The US stock market plunged in Monday trade, following up its heavy losses on Friday.
The Dow closed down 4.5%, or almost 1200 points, while the broader S&P 500 was down 4.3% or over 110 points. The tech-heavy Nasdaq was also crushed, finishing down 264 points or 3.91%. Only two stocks in the S&P500 finished higher for the day.
ASX futures were down 158 points, or 2.65%, according to data from investing.com, pointing to a likely savage sell-off spilling into trade in Australia.
Bond yields fell as investors bought the safer assets, in a reversal of the price action last week, when surging bond yields on Friday triggered the initial sell-off on Wall Street.
“Suddenly, inflation has become one of the most-talked about issues in markets, reviving many late-cycle concerns over Fed tightening, corporate margins, volatility, stock/bond correlations and hedging strategies versus asset allocation,” JPMorgan strategist John Normand wrote in a note to clients Monday.
Wells Fargo was the biggest losing stock in the S&P 500 on Monday. Shares of the bank fell 9.93% to $57.71 after the Federal Reserve barred the bank from growing any larger until it improves its compliance and governance policies.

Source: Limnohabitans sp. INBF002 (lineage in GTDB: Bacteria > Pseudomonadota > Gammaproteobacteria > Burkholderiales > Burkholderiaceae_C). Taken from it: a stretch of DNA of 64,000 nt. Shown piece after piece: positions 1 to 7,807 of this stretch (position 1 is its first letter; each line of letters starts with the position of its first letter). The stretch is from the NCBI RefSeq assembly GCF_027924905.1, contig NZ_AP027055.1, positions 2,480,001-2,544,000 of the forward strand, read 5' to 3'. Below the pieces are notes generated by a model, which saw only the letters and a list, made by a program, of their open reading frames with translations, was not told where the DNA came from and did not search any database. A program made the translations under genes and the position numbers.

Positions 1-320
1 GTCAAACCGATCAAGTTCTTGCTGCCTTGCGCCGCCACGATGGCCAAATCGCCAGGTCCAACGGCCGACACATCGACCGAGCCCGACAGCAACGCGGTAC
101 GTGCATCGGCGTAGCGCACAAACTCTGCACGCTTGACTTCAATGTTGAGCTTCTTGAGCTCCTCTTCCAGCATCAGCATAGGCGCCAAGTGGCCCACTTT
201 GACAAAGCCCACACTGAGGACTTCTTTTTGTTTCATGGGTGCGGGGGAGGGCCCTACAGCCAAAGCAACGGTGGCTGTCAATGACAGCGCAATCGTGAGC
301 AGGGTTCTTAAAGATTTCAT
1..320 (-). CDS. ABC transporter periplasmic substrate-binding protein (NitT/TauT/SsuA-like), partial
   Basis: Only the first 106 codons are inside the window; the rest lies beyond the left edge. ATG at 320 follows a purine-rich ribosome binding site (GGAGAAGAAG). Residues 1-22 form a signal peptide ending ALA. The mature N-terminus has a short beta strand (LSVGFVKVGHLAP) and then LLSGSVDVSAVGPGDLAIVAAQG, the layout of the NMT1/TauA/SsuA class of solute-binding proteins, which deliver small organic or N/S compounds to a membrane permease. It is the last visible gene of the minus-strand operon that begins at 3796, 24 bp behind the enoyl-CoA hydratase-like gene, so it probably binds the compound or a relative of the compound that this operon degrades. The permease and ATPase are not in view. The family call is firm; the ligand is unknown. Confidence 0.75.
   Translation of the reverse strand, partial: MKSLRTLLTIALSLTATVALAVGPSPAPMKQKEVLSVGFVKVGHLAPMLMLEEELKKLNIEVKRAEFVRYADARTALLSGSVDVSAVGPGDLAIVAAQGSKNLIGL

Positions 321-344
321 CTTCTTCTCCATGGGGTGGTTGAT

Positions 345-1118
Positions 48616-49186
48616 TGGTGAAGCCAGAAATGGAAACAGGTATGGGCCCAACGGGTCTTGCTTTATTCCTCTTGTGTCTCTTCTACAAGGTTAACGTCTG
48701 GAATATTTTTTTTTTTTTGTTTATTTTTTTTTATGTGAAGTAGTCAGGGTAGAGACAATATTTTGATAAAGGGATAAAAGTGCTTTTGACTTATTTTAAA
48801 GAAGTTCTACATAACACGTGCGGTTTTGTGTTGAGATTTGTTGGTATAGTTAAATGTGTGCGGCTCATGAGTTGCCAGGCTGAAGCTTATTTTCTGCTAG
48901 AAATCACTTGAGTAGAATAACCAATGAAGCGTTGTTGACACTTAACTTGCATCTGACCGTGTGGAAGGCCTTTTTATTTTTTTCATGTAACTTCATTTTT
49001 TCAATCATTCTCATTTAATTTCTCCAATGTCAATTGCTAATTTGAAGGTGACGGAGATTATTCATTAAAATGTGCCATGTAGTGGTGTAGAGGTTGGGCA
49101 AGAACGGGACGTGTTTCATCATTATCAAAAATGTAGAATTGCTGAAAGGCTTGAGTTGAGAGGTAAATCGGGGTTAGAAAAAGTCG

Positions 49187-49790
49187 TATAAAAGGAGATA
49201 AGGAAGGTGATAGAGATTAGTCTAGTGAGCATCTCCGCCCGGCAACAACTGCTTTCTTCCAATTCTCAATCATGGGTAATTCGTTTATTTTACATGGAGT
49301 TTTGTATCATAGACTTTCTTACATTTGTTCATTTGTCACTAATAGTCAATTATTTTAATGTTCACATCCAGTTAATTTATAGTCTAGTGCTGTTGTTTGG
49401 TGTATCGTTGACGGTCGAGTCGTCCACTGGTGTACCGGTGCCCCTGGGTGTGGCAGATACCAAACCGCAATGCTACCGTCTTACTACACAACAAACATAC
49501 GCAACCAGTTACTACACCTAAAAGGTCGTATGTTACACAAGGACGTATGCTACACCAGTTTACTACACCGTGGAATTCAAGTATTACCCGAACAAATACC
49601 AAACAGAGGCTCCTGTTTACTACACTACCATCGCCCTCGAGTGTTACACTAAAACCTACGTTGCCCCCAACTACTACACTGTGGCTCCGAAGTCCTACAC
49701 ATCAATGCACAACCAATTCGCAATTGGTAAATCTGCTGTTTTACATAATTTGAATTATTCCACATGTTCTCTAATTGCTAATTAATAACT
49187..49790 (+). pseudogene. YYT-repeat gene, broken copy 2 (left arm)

ExxonMobil saw the biggest drop in the Dow, down more than 6%.
The White House downplayed the severity of the selloff. White House Deputy Press Secretary Raj Shah told reporters “markets do fluctuate” and “the fundamentals of this economy are very strong.”
Here’s a chart showing the Dow Jones Industrial Average during the Wall St trading session.
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The Business Insider team has been hard at work analyzing the recent downturn in the markets. Here are some of the best stories explaining why the markets are in decline …
- Hedge funds are making an unprecedented bet that’s signaling more stock market pain. Some of the market’s most influential investors are making an unprecedented bet that near-term bond yields will climb — and that could continue heaping pressure upon stock traders.
- The global stock bloodbath has nervous traders doing something not seen since the presidential election. For much of the stock market‘s blistering bull market run, investors have stayed remarkably calm, with measures of fear locked near historical lows.
- Bitcoin dives below $7,000 for the first time since November 15. The cryptocurrency is down nearly 64% since hitting an all-time high above $19,000 in December.
- Stocks are reeling over something most people were hoping for. Driving the selloff are fears of a potential surprise in inflation following US tax cuts and signs of firmer wage growth in Friday’s jobs report.
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